21 July, 2020

The Lowitja Institute has named leading Aboriginal academic Professor Roianne West as the winner of the 2020 Lowitja Institute Cranlana Award for outstanding research leadership.

Lowitja Institute CEO Dr Janine Mohamed said the national award honoured excellence from Aboriginal and Torres Strait Islander researchers whose contributions to their academic field were recognised nationally and internationally, and who had contributed significantly to the health and wellbeing of Aboriginal and Torres Strait Islander people.

“Professor West is an invaluable member of the Lowitja Institute Research Advisory Committee, and her contributions in this role have shaped the direction of Aboriginal and Torres Strait Islander health research throughout Australia,” Dr Mohamed said.

Professor West is Foundation Professor of First Peoples Health and Foundation Director of the First Peoples Health Unit at Griffith University, after beginning her pioneering work in Aboriginal health research and health workforce reform 25 years ago as an Aboriginal Health Worker at an Aboriginal Community Controlled Health Service.

Born and raised Kalkadoon on her grandmother’s ancestral lands in North West Queensland and with connections to the Djaku-nde peoples in South West Queensland, her work builds on a family legacy that includes four generations of Aboriginal nurses and a long line of healers.

Dr Mohamed said Professor West’s research and academic leadership has focused on the recruitment, education and training of Aboriginal and Torres Strait Islander peoples into health professions, and challenging the wider health workforce and system.

“Within and beyond her faculty, she has implemented widespread and systematic reform in how Aboriginal and Torres Strait Islander health is taught.”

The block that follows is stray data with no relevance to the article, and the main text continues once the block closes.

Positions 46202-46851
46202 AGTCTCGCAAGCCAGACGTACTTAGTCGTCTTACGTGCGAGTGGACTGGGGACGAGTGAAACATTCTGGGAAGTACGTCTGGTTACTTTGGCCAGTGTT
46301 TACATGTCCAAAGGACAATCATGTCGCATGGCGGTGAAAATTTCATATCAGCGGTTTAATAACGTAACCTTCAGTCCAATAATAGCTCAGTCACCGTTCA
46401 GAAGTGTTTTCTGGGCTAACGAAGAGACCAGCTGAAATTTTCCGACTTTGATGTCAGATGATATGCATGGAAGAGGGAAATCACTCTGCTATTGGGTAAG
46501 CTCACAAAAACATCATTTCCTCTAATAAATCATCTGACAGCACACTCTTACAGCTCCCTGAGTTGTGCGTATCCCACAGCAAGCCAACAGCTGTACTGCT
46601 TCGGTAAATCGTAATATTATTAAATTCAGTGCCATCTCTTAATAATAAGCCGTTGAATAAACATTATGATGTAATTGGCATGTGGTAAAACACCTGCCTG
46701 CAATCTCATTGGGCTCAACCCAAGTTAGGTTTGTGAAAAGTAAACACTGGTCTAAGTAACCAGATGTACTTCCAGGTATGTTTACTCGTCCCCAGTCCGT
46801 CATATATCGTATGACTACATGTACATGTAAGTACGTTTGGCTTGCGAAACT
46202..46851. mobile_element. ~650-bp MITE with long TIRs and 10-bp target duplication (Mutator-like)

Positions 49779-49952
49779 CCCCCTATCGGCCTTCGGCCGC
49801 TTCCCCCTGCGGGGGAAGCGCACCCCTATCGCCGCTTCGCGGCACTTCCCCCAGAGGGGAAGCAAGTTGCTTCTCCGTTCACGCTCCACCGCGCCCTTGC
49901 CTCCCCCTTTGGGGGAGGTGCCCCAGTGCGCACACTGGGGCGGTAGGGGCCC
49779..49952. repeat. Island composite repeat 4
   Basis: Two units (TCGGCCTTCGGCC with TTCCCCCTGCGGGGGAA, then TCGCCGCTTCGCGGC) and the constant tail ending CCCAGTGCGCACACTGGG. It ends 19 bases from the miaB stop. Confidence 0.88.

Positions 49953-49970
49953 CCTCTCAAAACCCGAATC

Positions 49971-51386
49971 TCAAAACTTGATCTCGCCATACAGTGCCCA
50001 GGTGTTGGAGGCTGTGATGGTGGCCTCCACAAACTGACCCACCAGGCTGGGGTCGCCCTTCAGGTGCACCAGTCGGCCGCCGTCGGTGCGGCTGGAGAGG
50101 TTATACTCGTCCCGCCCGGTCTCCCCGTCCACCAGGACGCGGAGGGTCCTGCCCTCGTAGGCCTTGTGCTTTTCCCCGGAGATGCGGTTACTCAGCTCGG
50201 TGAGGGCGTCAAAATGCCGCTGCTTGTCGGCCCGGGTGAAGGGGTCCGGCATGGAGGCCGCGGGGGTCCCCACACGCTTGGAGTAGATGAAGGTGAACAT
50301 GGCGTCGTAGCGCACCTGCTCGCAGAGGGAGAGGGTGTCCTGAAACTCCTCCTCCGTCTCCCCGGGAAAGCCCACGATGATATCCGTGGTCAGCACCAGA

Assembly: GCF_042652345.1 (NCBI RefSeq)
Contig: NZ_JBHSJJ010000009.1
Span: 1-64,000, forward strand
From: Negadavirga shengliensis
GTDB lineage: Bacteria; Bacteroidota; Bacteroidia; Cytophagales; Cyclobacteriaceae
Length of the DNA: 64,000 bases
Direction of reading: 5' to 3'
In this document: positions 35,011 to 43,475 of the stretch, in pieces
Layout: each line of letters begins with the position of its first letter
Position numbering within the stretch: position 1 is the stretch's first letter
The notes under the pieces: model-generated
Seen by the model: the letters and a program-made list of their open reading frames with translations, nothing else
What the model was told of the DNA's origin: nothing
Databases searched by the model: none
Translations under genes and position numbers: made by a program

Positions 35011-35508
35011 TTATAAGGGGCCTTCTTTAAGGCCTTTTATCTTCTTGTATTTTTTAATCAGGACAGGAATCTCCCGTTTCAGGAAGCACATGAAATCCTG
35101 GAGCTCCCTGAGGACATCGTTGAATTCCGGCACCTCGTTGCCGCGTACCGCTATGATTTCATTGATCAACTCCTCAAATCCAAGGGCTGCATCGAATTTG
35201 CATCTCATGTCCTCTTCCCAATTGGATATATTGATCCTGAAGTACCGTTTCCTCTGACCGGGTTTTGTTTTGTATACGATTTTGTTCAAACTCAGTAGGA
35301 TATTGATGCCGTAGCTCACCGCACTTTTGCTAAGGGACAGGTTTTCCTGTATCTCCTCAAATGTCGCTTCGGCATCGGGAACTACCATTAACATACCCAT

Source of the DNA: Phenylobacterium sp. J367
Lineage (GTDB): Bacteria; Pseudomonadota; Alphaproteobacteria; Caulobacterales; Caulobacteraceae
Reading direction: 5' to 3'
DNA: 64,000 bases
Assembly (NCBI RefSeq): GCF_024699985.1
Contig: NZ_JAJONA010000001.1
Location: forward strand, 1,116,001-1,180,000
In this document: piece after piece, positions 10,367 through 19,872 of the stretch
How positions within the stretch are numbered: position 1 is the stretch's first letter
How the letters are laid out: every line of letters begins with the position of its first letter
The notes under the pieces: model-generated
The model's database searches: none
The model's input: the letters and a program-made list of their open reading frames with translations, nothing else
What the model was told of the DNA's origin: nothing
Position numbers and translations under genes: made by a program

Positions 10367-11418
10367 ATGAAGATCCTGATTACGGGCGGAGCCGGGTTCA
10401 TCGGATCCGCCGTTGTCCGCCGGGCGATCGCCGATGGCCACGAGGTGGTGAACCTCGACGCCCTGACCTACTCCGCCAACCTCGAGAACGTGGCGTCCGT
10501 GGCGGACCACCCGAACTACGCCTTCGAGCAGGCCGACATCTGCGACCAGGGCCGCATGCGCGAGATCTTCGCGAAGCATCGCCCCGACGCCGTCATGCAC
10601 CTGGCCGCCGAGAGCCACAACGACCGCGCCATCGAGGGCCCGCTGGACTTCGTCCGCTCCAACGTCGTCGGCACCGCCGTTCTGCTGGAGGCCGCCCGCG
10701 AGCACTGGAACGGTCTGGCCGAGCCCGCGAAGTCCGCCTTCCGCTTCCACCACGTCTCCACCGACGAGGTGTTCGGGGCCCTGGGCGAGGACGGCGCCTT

The award is presented by the Lowitja Institute and Cranlana Centre for Ethical Leadership, and offers a fully-funded position in Cranlana’s Executive Colloquium.

“It is appropriate that an award for excellence and leadership goes to Professor Roianne West,” Cranlana Centre for Ethical Leadership chief executive Vanessa Pigrum said.

“Her life-long commitment to Indigenous health, particularly her focus on the recruitment and retention of the Aboriginal and Torres Strait Islander health workforce, contributes to a stronger system which can better serve patients and their families,” she said.

Ms Pigrum said Cranlana Centre’s six day Executive Colloquium, which helps leaders apply their existing skills more wisely, builds clarity of purpose and ethical courage, strengthens critical reasoning and ethical decision-making skills, and deepens their leadership practice.

“We know Roianne will bring rigour to the conversation and look forward to welcoming her to the Executive Colloquium. Congratulations Roianne!” Ms Pigrum said.

Professor West said she was thrilled to be recognised in such a way by Australia’s national Aboriginal and Torres Strait Islander Research Institute, within the legacy of its namesake Lowitja O’Donoghue, as it moves into its new role as a community controlled organisation.

“To win this award at a time when the Lowitja Institute is going through such a transformation is an honour and a privilege,” she said.

For more information about Cralana Centre for Ethical Leadership: cranlana.org.au/programs/the-colloquium

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